SHANGHAI (Reuters) – The regulatory storm that washed billions from Chinese corporate valuations in the name of curbing excesses exposes not only the policy risk under President Xi Jinping’s increasingly activist tenure, but also the uncertainty over implementation.
Xi’s campaign to clamp down on industries ranging from internet platforms and bitcoin to ride-hailing giant Didi Global and tutoring marks a historic shift as he prioritises broad-based prosperity over the all-out growth pursued for decades by China.
The furious pace of new rules and regulations, and the blunt and sometimes unpredictable force with which they are being implemented in the world’s second-biggest economy have roiled companies and markets. Investors should brace for more, analysts say.
“The difference is that campaigns under previous leaders were not nearly so effective,” said Richard McGregor, senior fellow at the Lowy Institute in Sydney and author of a prominent book on China’s ruling Communist Party. “Xi, however, is far more powerful. When he launches a campaign, it is implemented zealously by officials, and the fallout is global.”
A popular saying when Xi’s predecessor Hu Jintao was in power was: “Policies do not go beyond Zhongnanhai,” the leadership compound in central Beijing.
It was quoted in a 2014 People’s Daily commentary that took direct aim at Hu’s comparatively ineffectual reputation, while noting another Chinese saying: “Sunny policies from the centre turn cloudy in the regions, turn rainy in the counties and drown the villagers”.
Xi, by contrast, is widely seen as China’s most powerful leader since Mao Zedong, which analysts say fuels an ardour for implementation and amplification by China’s sprawling bureaucracy. It can also carry a risk of overzealous execution as lower-level officials aim to please their higher-ups.
Last week, jittery investors dumped shares in vaping firms, chemicals makers, growth hormone stocks and distillers as they pored over state media stories and government websites for clues to the next target of government action. That came after a state media story labelling online games “spiritual opium” triggered a sector sell-off, even though no rules had changed.
FIGURING OUT POLICY
The crackdown on Didi over data security came just days after its New York share sale, underlining the regulatory uncertainty. The move stunned investors, and several listing hopefuls set aside their plans to go public outside China as they tried to figure out whether they were allowed to do so.
By comparison, the tougher-than-expected rules that have devastated the for-profit tutoring sector include specifics but first came to light in a document that circulated on social media for a day before they were confirmed by state media, sending share prices reeling.
The tutoring clampdown led education authorities in the city of Huangshan last month to raid a high-end villa to catch a teacher in the act of illicit instruction. The National Office Against Pornography and Illegal Publications said a number of local branches in Hubei province had also joined the crusade, which was seen by some online as an insult to the tutoring profession.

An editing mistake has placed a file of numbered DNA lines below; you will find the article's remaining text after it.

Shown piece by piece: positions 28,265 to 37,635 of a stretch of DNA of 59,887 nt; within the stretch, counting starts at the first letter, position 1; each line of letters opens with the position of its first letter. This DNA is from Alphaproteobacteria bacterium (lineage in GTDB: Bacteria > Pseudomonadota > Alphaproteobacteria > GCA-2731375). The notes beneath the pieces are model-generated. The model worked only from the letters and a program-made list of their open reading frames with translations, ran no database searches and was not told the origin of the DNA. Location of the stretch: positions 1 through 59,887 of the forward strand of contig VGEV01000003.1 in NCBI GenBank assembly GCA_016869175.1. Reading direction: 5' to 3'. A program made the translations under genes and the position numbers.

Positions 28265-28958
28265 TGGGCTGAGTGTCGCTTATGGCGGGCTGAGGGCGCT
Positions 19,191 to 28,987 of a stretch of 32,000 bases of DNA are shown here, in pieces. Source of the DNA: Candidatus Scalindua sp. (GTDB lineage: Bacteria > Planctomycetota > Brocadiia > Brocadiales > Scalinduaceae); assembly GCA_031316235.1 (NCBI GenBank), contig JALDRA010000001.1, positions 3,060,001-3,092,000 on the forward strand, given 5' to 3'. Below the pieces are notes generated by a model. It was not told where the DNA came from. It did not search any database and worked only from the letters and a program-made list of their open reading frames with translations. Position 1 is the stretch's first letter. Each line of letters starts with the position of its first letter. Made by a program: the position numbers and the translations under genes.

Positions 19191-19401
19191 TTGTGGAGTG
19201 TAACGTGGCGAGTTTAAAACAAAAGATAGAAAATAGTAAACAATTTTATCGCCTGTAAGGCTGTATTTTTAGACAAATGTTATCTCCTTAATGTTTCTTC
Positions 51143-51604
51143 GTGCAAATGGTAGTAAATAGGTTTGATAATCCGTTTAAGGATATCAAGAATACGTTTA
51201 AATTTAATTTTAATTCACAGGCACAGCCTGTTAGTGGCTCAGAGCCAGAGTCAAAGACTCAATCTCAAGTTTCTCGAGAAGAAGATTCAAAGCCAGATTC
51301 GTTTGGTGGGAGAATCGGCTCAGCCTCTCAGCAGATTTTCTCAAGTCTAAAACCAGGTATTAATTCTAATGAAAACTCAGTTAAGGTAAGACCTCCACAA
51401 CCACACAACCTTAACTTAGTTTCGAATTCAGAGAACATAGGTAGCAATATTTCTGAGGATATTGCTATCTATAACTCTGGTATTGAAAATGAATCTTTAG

Victor Shih, associate professor at the University of California, San Diego, said that the top-down approach has sidelined consultations that took into account input from state-owned enterprises, relevant ministries and experts.
“Today you still have this consultative process, but one gets the sense that it’s a lot faster,” said Shih.
“The flip side of having faster policy making is that there could be big surprises to stakeholders, and that polices may be made without considering the medium-term interests of the stakeholders.”
When China clamped down on bitcoin miners this year, it left provincial governments to take the lead, prompting industry participants in Sichuan, lured there by local incentives to use otherwise-wasted rainy season hydropower, to complain of policy inconsistency.
Winston Ma, an adjunct professor at NYU Law School, said investors became complacent.
“Some foreign investors didn’t take China’s legislature seriously. They thought regulations wouldn’t come out any time soon, and even if they come out, they won’t be strictly enforced,” he said.
Fitch Ratings said on Tuesday that China will face growing demands to “sequence and communicate policy shifts in a manner that provides certainty and confidence to commercial stakeholders, while minimising economic disruption.”
“A blunt policy execution and communications strategy could alter the regulatory risk premium that global investors require for investing in Chinese securities,” it said in a note.
Chinese authorities have indicated awareness of the impact of heavy-handed implementation.
Following the sell-off sparked by the ban on for-profit tutoring, the China Securities Regulatory Commission met with executives of global investment banks to try and soothe nerves.
Recently, the Politburo announced plans to correct “campaign-style” carbon-reduction efforts by local governments.
Yuan Yuwei, portfolio manager at Hangzhou-based Water Wisdom Asset Management, said he has been surprised by the speed at which Beijing has reversed course, which contrasts with a record of being slow to adjust for unwanted outcomes.
“Starting in March, there was a big leap forward in carbon reduction, triggering a surge in commodity prices. The mistake has been quickly addressed,” he said.
“Concentrated power works as long as there’s a speedy self-correction system. But there will be trouble if the self-correction process slows,” he said.
(Reporting by Andrew Galbraith; Editing by Tony Munroe and Raju Gopalakrishnan)